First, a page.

Kansas City, Mo. — Daughters of Charity Sr. Carol Keehan, who has been involved in negotiations with government and church leaders about the new health care law, said Wednesday that Catholic providers face important challenges as they seek to offer mission-driven services in a rapidly changing health care structure.
Keehan, president of the Catholic Health Association since 2005, has more than 35 years of experience working in Catholic health care. She spoke before a crowded auditorium at Jesuit-run Rockhurst University in Kansas City, Mo.
"Tonight I come to you as someone who believes Catholic health care is a treasure for the United States," she said. "We have a stellar history in this nation from the beginnings with the Ursuline community -- and the first Catholic hospital in the United States opened in New Orleans -- to what goes on in our Catholic hospitals to this very day."
Catholic health care providers employ more than 800,000 people, has 19 million emergency room visits every year and more than 100 million visits for outpatient care, she said. There are about 630 Catholic hospitals in the United States and 1,600 Catholic continuing care facilities, she said.
Keehan said the challenges facing those hospitals and other care centers include rising costs, implementing the law known as the Affordable Care Act, maintaining the mission Catholic services, changes in science and technology, and the freedom to care for the poor and most vulnerable. Keehan also touched on the division in the church that has been fueled by the new law.
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"Basically, the church's teachings on the dignity of persons and what that means in a social, economic and health care context has been invaluable to this country," she said. "However, there have been at times significant distortions of the church's teaching and in my judgment at times these have been as destructive and problematic as rejections of the church's teaching."
Keehan laid out the complexities of concerns of Catholics leaders of what the Affordable Care Act will require companies to cover and what conversations are happening among Catholic schools, parishes, hospitals and universities to overcome these challenges.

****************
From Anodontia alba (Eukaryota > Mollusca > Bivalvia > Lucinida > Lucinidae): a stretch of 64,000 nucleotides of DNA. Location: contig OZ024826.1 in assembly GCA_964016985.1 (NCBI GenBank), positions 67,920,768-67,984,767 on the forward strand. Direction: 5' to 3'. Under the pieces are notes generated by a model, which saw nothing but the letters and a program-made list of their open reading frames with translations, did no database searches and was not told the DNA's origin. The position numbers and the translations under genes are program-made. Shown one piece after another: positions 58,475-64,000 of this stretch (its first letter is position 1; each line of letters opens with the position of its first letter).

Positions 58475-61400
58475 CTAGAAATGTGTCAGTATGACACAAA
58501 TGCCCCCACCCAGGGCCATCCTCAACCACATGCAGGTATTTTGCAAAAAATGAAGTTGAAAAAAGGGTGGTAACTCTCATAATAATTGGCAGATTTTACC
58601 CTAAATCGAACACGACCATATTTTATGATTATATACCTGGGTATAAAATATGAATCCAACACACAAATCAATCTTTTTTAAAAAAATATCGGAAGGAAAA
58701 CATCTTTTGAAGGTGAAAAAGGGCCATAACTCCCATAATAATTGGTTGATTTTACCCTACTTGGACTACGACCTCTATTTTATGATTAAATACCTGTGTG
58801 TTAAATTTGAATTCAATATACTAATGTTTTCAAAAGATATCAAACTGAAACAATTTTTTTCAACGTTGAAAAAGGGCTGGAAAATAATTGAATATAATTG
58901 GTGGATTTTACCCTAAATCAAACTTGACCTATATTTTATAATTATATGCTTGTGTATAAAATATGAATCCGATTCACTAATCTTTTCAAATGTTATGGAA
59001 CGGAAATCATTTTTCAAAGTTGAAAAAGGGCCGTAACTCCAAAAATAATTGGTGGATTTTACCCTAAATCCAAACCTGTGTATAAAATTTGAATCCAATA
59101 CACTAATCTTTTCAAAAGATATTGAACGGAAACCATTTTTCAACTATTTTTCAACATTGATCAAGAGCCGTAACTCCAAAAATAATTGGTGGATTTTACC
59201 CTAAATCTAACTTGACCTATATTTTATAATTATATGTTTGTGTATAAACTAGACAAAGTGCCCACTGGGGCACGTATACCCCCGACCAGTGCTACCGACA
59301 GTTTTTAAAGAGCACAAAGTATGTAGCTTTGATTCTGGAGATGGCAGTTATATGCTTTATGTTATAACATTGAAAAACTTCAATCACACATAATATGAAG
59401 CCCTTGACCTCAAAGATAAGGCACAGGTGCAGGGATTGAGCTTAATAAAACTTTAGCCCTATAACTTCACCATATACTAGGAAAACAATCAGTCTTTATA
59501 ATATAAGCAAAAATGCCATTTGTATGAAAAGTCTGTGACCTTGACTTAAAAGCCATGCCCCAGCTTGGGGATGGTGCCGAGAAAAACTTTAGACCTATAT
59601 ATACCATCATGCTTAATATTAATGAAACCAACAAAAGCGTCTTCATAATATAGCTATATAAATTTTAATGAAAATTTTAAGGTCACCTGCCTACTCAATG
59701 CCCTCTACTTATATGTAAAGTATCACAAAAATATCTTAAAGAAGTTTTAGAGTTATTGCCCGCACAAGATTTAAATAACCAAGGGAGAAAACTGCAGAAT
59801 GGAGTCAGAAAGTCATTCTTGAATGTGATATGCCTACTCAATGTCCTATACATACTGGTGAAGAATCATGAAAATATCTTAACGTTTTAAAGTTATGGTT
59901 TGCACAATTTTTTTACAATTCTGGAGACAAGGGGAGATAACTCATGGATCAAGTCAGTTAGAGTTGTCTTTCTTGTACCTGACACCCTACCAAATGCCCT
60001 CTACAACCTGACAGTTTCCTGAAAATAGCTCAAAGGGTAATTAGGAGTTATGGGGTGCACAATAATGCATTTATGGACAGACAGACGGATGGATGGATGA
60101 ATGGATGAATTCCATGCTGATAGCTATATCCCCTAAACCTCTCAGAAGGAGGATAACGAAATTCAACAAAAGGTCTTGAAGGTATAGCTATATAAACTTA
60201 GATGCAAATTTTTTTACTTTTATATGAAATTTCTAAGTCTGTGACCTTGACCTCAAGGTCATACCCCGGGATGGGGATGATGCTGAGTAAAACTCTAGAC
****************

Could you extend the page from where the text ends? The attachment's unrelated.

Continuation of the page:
Comparing the trials of passing the current bill to those of the Medicare bill of the early 1960s, Keehan said, "Let me be really clear that the Affordable Care Act is not the bill I would have passed. I doubt that it is the bill that any member of Congress or the White House staff would have passed. It is the bill we could get passed."
As an underlying theme, she also focused on preparing laymen and women to effectively lead health care systems to meet these challenges.
"Sisters spent an enormous amount of time and resources in educational programs, mentoring programs and development programs to prepare management staff, governance members and now sponsors for Catholic health care," she said. "Laypeople are accepting the responsibility for a ministry of the church and that is a significant responsibility to take on."
She said in 1968, there were 770 religious CEOs and only 26 lay CEOs running Catholic hospitals. Today, four religious CEOs and 626 lay CEOs lead those institutions.
Keehan ended her talk by saying, "It is important to remember that as we face these challenges, the option to give up is not possible and the care of the sick is a Gospel mandate."
"A church that does not care for the sick, promote health and show special concern for the vulnerable would have a hard time claiming to follow the Gospel of Jesus Christ."
[Colleen Dunne is a Bertelsen editorial intern at NCR. Her email address is firstname.lastname@example.org.]